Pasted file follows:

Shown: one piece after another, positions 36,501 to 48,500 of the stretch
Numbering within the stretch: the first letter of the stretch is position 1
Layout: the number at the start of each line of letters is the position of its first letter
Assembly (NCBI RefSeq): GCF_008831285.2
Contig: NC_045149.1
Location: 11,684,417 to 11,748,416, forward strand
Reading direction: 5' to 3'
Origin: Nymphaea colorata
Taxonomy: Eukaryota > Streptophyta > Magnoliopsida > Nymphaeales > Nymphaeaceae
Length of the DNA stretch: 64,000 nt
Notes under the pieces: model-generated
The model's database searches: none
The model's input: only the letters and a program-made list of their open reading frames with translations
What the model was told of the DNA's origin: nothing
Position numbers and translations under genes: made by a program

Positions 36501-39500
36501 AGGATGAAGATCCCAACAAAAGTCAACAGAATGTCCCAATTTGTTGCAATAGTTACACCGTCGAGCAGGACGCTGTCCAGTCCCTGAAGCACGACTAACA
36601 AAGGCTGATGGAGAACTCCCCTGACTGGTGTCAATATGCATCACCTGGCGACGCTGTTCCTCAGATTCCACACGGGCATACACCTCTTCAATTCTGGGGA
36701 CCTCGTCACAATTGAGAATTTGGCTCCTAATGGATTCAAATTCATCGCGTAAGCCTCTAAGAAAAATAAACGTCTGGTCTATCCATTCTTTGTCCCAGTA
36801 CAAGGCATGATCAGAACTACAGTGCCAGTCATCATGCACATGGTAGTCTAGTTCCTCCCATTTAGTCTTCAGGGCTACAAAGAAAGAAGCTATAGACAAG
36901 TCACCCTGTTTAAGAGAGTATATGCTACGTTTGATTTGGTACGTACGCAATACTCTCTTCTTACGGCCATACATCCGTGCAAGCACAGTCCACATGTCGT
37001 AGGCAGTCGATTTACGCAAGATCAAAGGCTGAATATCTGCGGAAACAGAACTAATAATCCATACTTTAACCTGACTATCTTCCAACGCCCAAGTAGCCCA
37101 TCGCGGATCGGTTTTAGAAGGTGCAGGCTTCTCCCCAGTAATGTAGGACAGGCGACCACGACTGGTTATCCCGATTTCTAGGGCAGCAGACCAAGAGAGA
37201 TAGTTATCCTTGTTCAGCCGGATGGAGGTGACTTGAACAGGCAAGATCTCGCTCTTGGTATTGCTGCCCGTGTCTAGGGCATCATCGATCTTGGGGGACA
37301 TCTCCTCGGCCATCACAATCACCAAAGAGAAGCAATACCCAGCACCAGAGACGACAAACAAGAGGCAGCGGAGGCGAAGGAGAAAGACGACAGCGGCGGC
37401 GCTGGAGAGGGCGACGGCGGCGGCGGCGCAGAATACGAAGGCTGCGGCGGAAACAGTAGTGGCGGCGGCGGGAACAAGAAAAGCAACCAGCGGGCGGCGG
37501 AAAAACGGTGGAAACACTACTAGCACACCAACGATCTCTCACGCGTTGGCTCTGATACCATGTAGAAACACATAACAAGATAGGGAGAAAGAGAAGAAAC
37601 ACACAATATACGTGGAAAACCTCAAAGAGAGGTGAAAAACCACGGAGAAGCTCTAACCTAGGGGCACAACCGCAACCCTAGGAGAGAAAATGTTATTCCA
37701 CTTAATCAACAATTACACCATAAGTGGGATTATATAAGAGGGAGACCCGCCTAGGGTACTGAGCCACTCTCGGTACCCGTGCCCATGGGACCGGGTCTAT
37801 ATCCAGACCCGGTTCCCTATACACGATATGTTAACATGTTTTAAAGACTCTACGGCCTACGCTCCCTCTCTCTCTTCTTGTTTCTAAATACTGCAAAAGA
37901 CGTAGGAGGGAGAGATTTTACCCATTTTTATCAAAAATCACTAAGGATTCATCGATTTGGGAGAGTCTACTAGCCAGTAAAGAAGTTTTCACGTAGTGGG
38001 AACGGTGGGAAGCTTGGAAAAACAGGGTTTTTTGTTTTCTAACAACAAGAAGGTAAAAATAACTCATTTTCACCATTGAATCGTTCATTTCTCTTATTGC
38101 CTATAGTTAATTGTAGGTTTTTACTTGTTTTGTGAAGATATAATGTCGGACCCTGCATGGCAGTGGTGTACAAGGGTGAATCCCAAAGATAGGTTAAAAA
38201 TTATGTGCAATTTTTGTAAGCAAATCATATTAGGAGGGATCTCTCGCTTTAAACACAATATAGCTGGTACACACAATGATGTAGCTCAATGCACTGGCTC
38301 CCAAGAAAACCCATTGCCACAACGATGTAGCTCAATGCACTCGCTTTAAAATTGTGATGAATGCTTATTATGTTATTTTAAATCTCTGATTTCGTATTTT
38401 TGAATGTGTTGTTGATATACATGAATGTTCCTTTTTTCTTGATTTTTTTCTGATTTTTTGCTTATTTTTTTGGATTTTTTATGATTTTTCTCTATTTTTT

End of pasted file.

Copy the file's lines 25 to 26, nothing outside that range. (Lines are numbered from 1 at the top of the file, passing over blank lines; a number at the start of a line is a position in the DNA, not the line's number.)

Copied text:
37301 TCTCCTCGGCCATCACAATCACCAAAGAGAAGCAATACCCAGCACCAGAGACGACAAACAAGAGGCAGCGGAGGCGAAGGAGAAAGACGACAGCGGCGGC
37401 GCTGGAGAGGGCGACGGCGGCGGCGGCGCAGAATACGAAGGCTGCGGCGGAAACAGTAGTGGCGGCGGCGGGAACAAGAAAAGCAACCAGCGGGCGGCGG